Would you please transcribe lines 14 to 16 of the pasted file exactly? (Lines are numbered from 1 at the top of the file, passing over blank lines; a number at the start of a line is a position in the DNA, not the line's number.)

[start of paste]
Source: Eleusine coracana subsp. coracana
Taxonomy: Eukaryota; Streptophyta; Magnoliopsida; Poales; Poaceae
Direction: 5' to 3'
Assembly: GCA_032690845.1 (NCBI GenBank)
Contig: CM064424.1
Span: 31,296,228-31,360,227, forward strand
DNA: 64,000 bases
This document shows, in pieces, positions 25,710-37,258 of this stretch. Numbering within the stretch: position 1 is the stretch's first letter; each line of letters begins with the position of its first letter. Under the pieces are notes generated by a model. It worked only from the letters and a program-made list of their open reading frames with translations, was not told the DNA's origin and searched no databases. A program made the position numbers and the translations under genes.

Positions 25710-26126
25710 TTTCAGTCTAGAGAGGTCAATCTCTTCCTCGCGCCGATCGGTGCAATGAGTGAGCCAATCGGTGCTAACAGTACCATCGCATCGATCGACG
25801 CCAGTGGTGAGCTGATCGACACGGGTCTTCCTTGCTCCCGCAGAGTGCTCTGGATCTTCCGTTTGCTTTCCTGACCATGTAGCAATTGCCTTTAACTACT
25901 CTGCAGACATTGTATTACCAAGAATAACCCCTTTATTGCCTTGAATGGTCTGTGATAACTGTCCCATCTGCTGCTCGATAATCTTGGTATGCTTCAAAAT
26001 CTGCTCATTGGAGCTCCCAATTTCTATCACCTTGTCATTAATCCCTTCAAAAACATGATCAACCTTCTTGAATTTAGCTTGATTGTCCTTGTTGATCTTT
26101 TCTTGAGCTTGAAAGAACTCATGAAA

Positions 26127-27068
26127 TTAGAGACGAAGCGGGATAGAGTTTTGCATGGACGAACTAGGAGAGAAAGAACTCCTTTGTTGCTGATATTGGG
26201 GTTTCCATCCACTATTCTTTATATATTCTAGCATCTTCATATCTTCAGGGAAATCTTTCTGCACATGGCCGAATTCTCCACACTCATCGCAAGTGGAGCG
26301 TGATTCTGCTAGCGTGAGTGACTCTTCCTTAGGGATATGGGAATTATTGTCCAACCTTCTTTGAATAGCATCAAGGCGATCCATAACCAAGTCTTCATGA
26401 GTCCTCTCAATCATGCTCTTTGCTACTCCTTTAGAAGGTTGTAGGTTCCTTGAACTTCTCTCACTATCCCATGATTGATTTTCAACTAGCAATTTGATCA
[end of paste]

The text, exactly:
26101 TCTTGAGCTTGAAAGAACTCATGAAA

Positions 26127-27068
26127 TTAGAGACGAAGCGGGATAGAGTTTTGCATGGACGAACTAGGAGAGAAAGAACTCCTTTGTTGCTGATATTGGG